– Jason R
    Nov 30, 2012 at 14:05
  • $\begingroup$ @JasonR I have the luxury of knowing my pulse center frequency accurately in this application. Does this mean that the optimal filter in this case, (AWGN) should be a filter that has the same length as the pulse in question? $\endgroup$
    – Spacey
    Nov 30, 2012 at 16:43
  • $\begingroup$ It means that the optimal filter is the matched filter, one that is equal sample-for-sample to the pulse you're looking for. $\endgroup$
    – Jason R
    Nov 30, 2012 at 17:01
  • $\begingroup$ @JimClay I have updated the post to show you another filter with a tighter bandwidth, but of length 901... I dont think it is buying me anything more... $\endgroup$
    – Spacey
    Nov 30, 2012 at 17:42

3 Answers 3


I'm converting some of my comments from above into this answer:

If you are trying to detect the presence of some pulse shape $p(t)$ on the AWGN channel, then the optimum detector uses a filter that is matched to the pulse shape $p(t)$ (aptly named the matched filter); this maximizes the signal-to-noise ratio (SNR) at the output of the filter and thus provides the best detection statistic. This approach is equivalent to a sliding cross-correlation of the pulse shape with the observed signal, expressed mathematically as follows:

$$ d(t) = x(t) * p(t) $$

where $x(t)$ is the observed signal and $d(t)$ is the resulting detection statistic.

The main problem, therefore, consists of selection of an appropriate threshold that can be used to determine where the pulses of interest occur in $x(t)$. Specifically, one would indicate a detection when $d(t) > T$, where $T$ is a threshold used to balance between two opposing performance metrics: probability of detection $P_d$ and probability of false alarm $P_{fa}$. Here is a link to a previous answer where I talk about the tradeoff a bit more. Target values for these metrics would be chosen according to the requirements for your specific application.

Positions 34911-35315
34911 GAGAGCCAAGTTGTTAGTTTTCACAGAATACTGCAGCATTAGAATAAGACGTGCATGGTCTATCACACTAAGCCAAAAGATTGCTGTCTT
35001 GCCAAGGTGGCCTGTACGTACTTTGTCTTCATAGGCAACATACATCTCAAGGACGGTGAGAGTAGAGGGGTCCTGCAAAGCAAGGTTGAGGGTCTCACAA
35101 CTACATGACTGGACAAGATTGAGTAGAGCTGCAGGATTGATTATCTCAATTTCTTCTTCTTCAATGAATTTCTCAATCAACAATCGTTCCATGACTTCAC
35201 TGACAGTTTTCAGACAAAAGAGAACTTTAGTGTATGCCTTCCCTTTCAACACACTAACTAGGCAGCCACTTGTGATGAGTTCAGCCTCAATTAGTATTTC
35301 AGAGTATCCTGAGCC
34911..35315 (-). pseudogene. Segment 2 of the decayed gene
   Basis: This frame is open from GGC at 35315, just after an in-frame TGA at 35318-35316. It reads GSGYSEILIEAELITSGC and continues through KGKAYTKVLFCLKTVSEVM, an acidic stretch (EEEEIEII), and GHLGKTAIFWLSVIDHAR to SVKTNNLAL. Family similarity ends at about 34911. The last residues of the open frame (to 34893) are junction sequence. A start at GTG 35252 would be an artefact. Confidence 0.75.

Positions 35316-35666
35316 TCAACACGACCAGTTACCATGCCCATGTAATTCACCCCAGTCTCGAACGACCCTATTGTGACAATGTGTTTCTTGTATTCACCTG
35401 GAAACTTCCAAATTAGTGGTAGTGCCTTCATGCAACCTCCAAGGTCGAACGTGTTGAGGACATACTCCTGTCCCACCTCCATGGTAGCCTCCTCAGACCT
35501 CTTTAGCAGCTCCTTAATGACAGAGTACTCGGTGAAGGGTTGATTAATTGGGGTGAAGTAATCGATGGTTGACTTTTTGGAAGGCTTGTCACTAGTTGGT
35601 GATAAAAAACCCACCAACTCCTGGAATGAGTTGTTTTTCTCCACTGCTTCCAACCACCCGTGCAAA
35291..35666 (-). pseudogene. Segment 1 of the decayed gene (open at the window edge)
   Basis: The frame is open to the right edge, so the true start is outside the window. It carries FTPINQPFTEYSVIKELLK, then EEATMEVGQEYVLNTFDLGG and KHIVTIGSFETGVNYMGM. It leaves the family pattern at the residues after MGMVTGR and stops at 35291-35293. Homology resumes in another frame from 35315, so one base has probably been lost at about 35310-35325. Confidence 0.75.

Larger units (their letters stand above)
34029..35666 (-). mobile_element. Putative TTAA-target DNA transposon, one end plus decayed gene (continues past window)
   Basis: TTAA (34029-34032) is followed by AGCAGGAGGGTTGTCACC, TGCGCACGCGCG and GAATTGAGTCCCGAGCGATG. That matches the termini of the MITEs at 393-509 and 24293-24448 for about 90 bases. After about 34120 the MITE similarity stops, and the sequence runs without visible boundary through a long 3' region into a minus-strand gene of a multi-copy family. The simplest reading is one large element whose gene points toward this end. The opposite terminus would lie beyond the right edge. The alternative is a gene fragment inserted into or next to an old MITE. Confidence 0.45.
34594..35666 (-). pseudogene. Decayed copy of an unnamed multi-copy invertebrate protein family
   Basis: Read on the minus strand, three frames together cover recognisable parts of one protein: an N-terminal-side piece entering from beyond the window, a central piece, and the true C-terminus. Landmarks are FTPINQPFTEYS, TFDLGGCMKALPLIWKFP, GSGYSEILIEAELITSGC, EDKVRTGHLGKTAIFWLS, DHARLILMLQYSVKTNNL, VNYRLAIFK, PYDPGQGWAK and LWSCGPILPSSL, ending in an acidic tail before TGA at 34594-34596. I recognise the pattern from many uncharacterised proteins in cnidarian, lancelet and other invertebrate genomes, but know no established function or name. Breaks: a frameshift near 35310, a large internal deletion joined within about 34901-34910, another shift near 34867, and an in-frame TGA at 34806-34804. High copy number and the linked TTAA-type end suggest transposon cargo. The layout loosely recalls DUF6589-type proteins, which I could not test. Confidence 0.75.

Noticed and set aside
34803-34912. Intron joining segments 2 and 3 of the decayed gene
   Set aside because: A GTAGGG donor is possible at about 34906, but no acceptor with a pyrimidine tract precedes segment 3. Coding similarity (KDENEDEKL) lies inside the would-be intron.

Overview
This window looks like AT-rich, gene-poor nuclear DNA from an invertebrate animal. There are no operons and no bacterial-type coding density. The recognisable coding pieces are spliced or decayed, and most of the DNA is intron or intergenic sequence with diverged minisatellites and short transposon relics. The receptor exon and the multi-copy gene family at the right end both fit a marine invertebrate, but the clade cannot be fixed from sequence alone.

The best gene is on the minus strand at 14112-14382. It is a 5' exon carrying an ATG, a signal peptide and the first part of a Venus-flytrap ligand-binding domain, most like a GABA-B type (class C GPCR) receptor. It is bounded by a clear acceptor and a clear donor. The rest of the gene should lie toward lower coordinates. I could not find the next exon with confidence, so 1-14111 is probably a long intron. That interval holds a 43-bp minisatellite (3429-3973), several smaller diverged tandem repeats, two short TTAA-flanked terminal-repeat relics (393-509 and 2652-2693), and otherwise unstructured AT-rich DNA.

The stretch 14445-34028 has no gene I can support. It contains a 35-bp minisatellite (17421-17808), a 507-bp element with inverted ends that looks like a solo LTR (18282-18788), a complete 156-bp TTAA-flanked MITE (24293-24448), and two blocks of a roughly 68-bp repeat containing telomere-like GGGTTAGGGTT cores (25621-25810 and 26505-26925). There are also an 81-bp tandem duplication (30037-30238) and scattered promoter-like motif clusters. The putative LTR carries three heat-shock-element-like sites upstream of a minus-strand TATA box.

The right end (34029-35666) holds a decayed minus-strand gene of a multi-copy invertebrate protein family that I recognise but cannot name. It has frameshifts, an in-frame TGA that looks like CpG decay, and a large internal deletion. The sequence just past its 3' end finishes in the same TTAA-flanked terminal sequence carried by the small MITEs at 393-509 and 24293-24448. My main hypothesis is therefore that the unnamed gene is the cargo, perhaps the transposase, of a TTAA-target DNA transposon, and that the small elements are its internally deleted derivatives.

For this case, we can come up with general expressions for $P_d$ and $P_{fa}$ pretty easily:

  • Probability of false alarm: A "false alarm" indicates a case where the detector reports the presence of the target pulse $p(t)$ when it is in fact not present. Since we've defined the channel to be AWGN, that means that for a false alarm, the input signal $x(t)$ is a white Gaussian noise (WGN) process. Without loss of generality, we will assume that noise to be zero-mean with variance $\sigma^2$.

    To determine $P_{fa}$, we are concerned with what the signal at the output of the matched filter looks like. Recall that $d(t)$ is defined as:

    $$ d(t) = x(t) * p(t) = \int_{-\infty}^{\infty} x(\tau) p(t-\tau) d\tau $$

    Assuming that $x(t)$ is a white Gaussian noise process with variance $\sigma^2$, it can be shown that $d(t)$ will also be Gaussian, with a variance equal to:

    $$ \sigma_d^2 = \sigma^2 \int_{-\infty}^{\infty} |p(t)|^2 dt $$